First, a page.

Four Ways Manufacturers Track Intellectual Property Assets During the Product Lifecycle
As we’ve discussed before, intellectual property theft can cost manufacturers billions in lost revenue, litigation and contract disputes. One surprising contributing factor to IP theft comes from “leaks” that occur when an IP sensitive asset is mishandled by the corporation. Most manufacturers have a system in place to mitigate these leaks and track these physical and digital samples/prototypes. However, that system may not be covering all the potential pitfalls leaving your company vulnerable to IP theft. Let’s take a look at some of the common tracking systems we see being used in the market.
What Does An Effective Asset Management System Look Like?
If an asset management system is going to have a positive impact on IP theft prevention, it needs to track the following:
- Follows the asset from its creation to disposal
- Shows the ownership of the asset during each development stage
- Enforces asset accountability and traceability
- Scalable to meet the SKU demands of the manufacturer
- Easy to use, to better ensure adoption by all vested parties
Let’s see how the four most common asset management systems stack up to these key needs.
The Four Types Of Asset Management Systems
System 1: Manual Tracking Via Spreadsheets
Perhaps the first system (and in some cases the only system) used by brands to tackle the tracking of samples and prototypes is the trusty spreadsheet. Whether it’s a single Microsoft Excel sheet, or a cloud-based Google Sheets document, spreadsheet tracking is common place across most manufacturers.
While certainly easy (and cheap) to implement, the spreadsheet system comes with a host of pitfalls including:
- Inability to Scale: Spreadsheets tend to get bloated once your tracking hundreds (or even thousands) of distinct SKUs
- Manual Entry: Spreadsheets rely on individuals to input the tracking data of each asset, which can lead to errors and missing information
- No Redundancy: If a mistake occurs, and a document is deleted or reverted to an earlier state, it could mean the deletion of critical tracking information
System 2: Homegrown Asset Tracking System
A homegrown system is an asset management system that was built specific to the corporation (usually by that company’s IT department). It’s a manufacturer’s own private way to keep tabs on their assets. E-ISG works with many clients who have a homegrown system. While it is a more sophisticated solution than the spreadsheet system, it isn’t without its faults:
- Costly: Most homegrown systems come with a hefty price tag as the cost needs to reflect the investment of IT resources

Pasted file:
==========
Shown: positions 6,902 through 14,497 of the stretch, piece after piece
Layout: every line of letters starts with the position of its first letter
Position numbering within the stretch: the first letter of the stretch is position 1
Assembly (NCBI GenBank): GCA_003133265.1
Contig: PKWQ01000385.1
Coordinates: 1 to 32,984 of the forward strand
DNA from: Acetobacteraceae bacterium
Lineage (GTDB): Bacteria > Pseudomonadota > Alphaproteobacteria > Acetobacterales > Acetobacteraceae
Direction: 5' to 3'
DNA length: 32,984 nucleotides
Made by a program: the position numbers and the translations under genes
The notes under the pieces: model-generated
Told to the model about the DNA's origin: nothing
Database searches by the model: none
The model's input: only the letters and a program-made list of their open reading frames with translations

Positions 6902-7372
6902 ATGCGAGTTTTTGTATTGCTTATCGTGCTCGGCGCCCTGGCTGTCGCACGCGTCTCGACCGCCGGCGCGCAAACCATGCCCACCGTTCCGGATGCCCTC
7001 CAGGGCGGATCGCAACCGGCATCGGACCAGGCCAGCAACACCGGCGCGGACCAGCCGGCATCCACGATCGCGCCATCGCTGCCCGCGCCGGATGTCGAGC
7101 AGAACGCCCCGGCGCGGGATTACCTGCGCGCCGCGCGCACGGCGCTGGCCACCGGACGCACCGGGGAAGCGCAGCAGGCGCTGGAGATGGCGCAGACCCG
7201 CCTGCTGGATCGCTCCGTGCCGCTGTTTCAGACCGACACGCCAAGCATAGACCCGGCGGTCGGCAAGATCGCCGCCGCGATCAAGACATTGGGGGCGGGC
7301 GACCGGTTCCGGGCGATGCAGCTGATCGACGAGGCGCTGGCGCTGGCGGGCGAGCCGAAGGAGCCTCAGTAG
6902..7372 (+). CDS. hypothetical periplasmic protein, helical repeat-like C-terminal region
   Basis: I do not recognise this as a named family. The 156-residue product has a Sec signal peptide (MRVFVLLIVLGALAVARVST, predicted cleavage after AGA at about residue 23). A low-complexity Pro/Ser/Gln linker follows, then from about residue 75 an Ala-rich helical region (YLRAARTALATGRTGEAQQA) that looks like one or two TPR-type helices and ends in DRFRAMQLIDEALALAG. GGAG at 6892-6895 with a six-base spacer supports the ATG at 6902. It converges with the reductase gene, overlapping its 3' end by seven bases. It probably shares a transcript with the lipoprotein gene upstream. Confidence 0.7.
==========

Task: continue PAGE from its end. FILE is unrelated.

- Rigid and Unadaptable: Depending on how the system is built, it may not be flexible enough to adapt to the ever-changing needs of asset development
- Can Become Outdated: A high price tag combined with a non-flexible system means that the system can become outdated and no longer meet the full needs of team members
- Vendor and 3rd Party Sharing Limitations: With homegrown systems, it can sometimes be hard to share tracking information with vendors and other 3rd parties that don’t have direct access to the software
System 3: An Appropriated System
When we talk about an appropriated system, what we mean is that a company is using a system to track their IP assets that wasn’t built for that task. t’s like using a beach cooler to keep your ice cream frozen. Sure you can do it, but there are way better tools out there for this task. While an appropriate system might be useful in the short term, as a long-term solution they fall short:
- Not Meeting the Full Needs: An appropriated system, by definition, means that it wasn’t setup with asset lifecycle tracking in mind – there’s going to be some gaps in meeting the tracking needs
- Too Much Bloat: An appropriated system might also contain bloat, unnecessary required data input steps that introduce friction into the tracking process (and limits internal adoption)
System 4: E-ISG Enterprise Asset Management Solutions
If you’ve experience any of the frustrations of the above system, you might want to take a closer look at E-ISG (excuse the shameless plug, but this is our blog). Our enterprise asset management software systems are developed to manage the life cycle information of assets. Specifically, where, what, and who, track the change of location and custody, change of asset status and condition.
Ready to learn more? See how E-ISG can help you fight Intellectual Property theft.